For its anniversary show, Akris decided to include nine looks from the clothing archive, including this historic coat from 1978, and a sample of Albert Kriemler looks from the 80s and early 90s.

A fashion photo shoot featuring these and other vintage pieces became the visual centerpiece of the anniversary book.

Iwan Baan, a Dutch architectural photographer, depicts patterns in the brutalist architecture of a 1963 University of St. Gallen building by architect Walter M. Förderer.

“We were so thrilled with how they turned out. But you know what: I also discovered how modern my 1980s clothes were,” Kriemler said.

To wit: the Spring 2023 collection wasn’t just inspired by looks from the archives; Akris will replicate all nine vintage styles, as it keeps detailed records of fabric suppliers. This look from 30 years ago still looks straight in Kriemler’s eyes today is “truly an expression of a timeless modernity that we stand for.”

When he decided to include Calais lace, which was the hallmark of his first collection in 1983, he had lengths in the archives to show supplier Darquer to reproduce new rolls to his specifications.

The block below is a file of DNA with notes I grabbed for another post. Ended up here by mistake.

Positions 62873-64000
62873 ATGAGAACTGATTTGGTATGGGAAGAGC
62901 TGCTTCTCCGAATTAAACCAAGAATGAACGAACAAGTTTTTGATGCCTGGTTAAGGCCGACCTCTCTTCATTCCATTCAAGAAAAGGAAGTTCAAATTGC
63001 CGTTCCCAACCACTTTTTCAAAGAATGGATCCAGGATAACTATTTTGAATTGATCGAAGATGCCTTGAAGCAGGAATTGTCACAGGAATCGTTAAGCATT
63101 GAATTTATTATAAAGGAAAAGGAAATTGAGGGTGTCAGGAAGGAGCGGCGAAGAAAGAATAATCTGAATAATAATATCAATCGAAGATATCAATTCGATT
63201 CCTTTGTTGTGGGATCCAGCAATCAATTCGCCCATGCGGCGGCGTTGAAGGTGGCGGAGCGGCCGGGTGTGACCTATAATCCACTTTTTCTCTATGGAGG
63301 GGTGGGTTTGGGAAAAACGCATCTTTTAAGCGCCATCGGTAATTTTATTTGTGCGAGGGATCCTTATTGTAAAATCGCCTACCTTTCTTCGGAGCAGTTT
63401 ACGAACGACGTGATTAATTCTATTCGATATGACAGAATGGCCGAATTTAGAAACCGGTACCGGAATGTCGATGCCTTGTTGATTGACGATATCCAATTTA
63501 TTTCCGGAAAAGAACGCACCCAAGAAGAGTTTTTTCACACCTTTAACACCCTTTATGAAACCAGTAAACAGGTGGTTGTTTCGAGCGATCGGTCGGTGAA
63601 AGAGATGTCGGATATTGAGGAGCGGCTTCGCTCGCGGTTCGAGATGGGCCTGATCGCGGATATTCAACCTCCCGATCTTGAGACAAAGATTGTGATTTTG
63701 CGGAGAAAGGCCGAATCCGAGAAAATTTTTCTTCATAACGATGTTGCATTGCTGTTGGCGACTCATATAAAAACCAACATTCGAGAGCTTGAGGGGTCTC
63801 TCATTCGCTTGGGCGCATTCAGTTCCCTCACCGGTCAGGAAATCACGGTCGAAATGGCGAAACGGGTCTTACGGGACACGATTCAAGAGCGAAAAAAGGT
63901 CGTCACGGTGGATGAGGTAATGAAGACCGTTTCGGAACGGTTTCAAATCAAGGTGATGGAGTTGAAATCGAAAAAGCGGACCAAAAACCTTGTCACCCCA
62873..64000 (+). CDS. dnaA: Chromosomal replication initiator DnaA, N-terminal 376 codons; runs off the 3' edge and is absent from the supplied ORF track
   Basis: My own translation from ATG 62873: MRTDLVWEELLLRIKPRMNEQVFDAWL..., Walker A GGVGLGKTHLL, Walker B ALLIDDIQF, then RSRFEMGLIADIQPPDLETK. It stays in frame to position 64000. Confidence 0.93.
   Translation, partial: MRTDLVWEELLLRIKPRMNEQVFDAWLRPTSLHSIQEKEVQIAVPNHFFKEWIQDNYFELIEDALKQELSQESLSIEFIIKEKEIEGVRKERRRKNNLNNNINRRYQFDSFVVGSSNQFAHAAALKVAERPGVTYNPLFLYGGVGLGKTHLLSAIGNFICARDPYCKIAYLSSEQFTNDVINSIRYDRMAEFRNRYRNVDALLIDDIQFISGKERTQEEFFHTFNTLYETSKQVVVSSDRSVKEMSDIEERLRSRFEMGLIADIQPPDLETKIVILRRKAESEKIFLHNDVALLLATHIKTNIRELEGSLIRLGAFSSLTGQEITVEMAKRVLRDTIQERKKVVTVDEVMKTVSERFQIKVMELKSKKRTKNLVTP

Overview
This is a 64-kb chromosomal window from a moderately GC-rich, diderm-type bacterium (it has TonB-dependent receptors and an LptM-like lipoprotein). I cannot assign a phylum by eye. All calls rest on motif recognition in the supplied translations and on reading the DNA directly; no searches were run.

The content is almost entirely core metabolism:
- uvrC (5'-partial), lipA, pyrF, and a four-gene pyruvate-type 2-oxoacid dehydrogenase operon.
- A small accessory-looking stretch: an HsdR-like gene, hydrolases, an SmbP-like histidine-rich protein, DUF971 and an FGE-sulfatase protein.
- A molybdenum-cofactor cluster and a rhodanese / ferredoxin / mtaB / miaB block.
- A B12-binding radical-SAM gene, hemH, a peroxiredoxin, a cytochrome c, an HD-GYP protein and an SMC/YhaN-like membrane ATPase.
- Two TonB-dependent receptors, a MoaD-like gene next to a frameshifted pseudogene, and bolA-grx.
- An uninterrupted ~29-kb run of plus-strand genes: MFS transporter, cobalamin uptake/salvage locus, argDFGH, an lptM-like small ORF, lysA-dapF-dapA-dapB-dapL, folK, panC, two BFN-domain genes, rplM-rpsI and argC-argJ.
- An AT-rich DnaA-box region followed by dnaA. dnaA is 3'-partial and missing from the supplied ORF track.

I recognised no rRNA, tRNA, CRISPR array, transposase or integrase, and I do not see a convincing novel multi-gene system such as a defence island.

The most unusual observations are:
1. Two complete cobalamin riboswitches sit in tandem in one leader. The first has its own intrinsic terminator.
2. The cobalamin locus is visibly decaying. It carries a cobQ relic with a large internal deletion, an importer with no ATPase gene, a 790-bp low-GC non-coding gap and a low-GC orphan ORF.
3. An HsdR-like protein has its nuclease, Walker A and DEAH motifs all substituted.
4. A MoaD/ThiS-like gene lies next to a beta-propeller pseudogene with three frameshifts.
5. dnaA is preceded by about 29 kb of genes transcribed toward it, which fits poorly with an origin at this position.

The Akris sewing workshop in St. Gallen.

Iwan Ban

“Lines and proportions should look totally natural and perfect,” says Severin Meyer, blazer and jacket pattern designer since 1997. “Nice lapels, great fit – love it.”

While the book is edited by the Kriemler brothers, they have enlisted a range of contributors to write essays recapping the brand’s artist collaborations, embroidery expertise, family history and prominent women who wear Akris.

Indra Nooyi, the former CEO of PepsiCo., says her double-faced cashmere sheath dresses from Akris boosted her conference as one of the few female leaders of a Fortune 500 company.

“They say the clothes make the man. I’m telling you something, the clothes make the woman too, if they’re the right clothes,” she said. “I didn’t have to feel bad anymore. comfortable being a woman, an immigrant or a person of color.”

Kriemler also praised the talents and craftsmanship of his team, and the book highlights nine of his closest collaborators, including pattern makers, print and knit designers.

Knitwear designer Manuela Luthy-Schneider is much like Kriemler in her orientation to the future.

“For me, the current collection is still my favorite. When a collection is finished, I look forward to the next one.